On January 31st, we joined climate defenders at the Downing Centre before they headed into court. They were arrested in December at Kirribilli House while protesting in favour of climate action. Those arrested included Greens MP David Shoebridge. He was charged with disobeying a police direction to move on.
NSWCCL Secretary Michelle Falstein spoke to those gathered saying that citizens of this state should not fear the police when exercising their constitutional rights and that, change in the policy of intimidation by the NSW police force, is clearly required.
David Shoebridge told the crowd, "Most of us will be pleading not guilty today because we refuse to bow to police and government pressure - they cannot police their way out of the climate crisis".
We will keep you updated as to the date fixed for hearing of the charges.
We remained deeply concerned that, despite the Government Commissioning reports to address the overrepresentation of Aboriginal and Torres Strait Islander people in custody, the statistics remain shamefully high. We remain uninformed about the details of the specific additional funding/initiatives. It is important that these initiatives are detailed to the community so that the community, in particular the Aboriginal and Torres Strait Islander community, are in a position to evaluate government action in relation to this crucial issue.
We call upon the government, as a starting point to:
- Fund the Walama Court (specific sentencing court for Aboriginal people);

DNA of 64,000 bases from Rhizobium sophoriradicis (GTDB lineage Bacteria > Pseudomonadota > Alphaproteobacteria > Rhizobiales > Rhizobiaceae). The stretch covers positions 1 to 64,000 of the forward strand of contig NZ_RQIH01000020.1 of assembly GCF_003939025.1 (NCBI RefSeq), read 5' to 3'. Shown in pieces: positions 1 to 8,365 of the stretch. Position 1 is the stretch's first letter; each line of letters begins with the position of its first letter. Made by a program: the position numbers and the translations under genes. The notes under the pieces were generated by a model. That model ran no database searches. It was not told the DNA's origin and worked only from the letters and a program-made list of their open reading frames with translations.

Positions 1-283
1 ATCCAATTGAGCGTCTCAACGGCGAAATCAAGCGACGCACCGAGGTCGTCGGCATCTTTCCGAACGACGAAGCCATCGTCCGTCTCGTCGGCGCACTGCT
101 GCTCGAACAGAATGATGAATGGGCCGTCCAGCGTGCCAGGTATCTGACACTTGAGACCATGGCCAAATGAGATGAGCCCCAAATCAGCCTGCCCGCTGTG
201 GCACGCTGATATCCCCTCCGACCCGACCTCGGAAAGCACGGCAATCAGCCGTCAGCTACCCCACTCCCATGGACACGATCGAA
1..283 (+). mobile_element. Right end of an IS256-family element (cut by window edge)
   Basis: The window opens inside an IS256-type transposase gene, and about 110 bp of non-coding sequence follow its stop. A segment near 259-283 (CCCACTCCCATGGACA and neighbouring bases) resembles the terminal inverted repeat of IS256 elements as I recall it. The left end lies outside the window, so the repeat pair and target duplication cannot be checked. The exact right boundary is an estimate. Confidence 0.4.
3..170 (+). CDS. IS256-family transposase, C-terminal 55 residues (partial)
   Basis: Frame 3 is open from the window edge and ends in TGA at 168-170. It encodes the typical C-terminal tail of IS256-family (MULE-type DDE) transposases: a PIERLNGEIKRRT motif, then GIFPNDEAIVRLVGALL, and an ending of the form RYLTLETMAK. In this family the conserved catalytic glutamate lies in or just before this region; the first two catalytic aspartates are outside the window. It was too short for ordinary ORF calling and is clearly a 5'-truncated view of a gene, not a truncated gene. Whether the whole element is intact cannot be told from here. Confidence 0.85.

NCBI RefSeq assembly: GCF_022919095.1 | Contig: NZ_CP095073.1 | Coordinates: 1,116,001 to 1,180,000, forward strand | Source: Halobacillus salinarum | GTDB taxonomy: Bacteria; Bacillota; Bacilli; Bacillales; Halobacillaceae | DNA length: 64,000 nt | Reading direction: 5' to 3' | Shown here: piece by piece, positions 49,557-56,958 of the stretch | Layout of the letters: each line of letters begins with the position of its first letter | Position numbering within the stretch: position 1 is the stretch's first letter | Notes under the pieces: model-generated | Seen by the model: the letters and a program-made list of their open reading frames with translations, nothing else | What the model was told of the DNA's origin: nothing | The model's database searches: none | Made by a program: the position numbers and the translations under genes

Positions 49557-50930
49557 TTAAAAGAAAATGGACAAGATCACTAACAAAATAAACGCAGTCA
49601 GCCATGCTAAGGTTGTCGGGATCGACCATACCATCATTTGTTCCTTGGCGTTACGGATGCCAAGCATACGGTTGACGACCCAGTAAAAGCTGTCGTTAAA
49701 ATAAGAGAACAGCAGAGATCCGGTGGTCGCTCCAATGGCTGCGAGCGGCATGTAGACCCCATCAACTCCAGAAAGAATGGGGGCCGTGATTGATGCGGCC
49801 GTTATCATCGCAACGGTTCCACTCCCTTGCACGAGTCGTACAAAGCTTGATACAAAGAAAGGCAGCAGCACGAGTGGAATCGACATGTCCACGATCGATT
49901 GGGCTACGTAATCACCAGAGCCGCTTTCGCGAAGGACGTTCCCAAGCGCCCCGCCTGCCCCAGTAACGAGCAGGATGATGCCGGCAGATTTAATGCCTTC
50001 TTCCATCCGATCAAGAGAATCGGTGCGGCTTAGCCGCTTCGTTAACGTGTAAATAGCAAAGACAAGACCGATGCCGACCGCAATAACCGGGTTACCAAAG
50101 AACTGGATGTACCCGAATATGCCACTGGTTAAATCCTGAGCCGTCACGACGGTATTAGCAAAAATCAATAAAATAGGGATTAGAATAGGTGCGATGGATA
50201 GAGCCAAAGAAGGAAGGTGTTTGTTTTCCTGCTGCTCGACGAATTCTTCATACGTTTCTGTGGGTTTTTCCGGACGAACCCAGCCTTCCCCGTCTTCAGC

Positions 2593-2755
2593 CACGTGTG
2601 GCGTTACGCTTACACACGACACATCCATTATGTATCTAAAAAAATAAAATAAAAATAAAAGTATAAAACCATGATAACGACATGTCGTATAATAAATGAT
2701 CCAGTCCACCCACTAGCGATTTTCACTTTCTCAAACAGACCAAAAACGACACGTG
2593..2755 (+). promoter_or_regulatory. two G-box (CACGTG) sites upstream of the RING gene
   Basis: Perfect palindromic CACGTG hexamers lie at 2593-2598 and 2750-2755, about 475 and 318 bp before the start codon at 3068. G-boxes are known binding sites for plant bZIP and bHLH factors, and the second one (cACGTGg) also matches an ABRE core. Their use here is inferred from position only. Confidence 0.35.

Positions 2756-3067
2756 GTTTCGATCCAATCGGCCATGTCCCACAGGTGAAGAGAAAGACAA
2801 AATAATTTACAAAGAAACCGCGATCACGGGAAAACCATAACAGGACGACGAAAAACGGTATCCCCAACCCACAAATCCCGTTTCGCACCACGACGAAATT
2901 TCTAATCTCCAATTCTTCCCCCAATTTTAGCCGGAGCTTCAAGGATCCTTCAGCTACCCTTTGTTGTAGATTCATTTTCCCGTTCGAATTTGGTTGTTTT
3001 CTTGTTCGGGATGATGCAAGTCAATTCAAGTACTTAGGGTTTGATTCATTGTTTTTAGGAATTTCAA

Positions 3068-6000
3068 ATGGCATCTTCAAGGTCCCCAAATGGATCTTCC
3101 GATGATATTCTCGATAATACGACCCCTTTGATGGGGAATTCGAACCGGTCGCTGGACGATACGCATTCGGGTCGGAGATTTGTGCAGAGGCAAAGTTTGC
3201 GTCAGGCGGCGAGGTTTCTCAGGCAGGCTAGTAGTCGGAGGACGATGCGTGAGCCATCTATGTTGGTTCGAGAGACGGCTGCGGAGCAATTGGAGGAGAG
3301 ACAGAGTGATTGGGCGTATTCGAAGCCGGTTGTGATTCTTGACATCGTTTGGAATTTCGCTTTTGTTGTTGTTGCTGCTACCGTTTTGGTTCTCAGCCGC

- Fund residential drug and alcohol rehabilitation centres in a regional areas (noting many regional areas simply do not have a residential rehabilitation facility, making it difficult if not impossible for people to access the assistance they need thus leaving individuals, families and communities vulnerable to the devastating impacts of serious addiction)
- Establish a committee led by the advice and knowledge of Aboriginal and Torres Strait Islander justice and health professionals to implement the recommendations of the ALRC pathways report (insert link). The committee should include Federal and State representatives to ensure there is a whole of government response to addressing this important issue.
NSWCCL letter to Mark Speakman, Attorney General (26th August 2019)
Return correspondence from the Attorney General (Dated January 2020)
NSWCCL Action Group Convenors, First Nations Justice - Rebecca McMahon, and Criminal justice, police powers and mental health, Dr Eugene Schofield-Georgeson
Like many others, NSWCCL scrambled to make a submission to the Commonwealth Attorney-General’s Department on the Religious Discrimination Exposure Draft Bill 2019 in early October. The Department says it received around 6000 submissions – of which it has to date only published c100.
The Government had wanted to have the Bill brought before this sitting of Parliament. But following very soon after a joint letter from most church leaders indicating their strong opposition to the Bill, the Attorney General has now indicated the Government will release an amended version of the Bill before the end of the year but postpone Parliamentary consideration of the issue until next year.Read more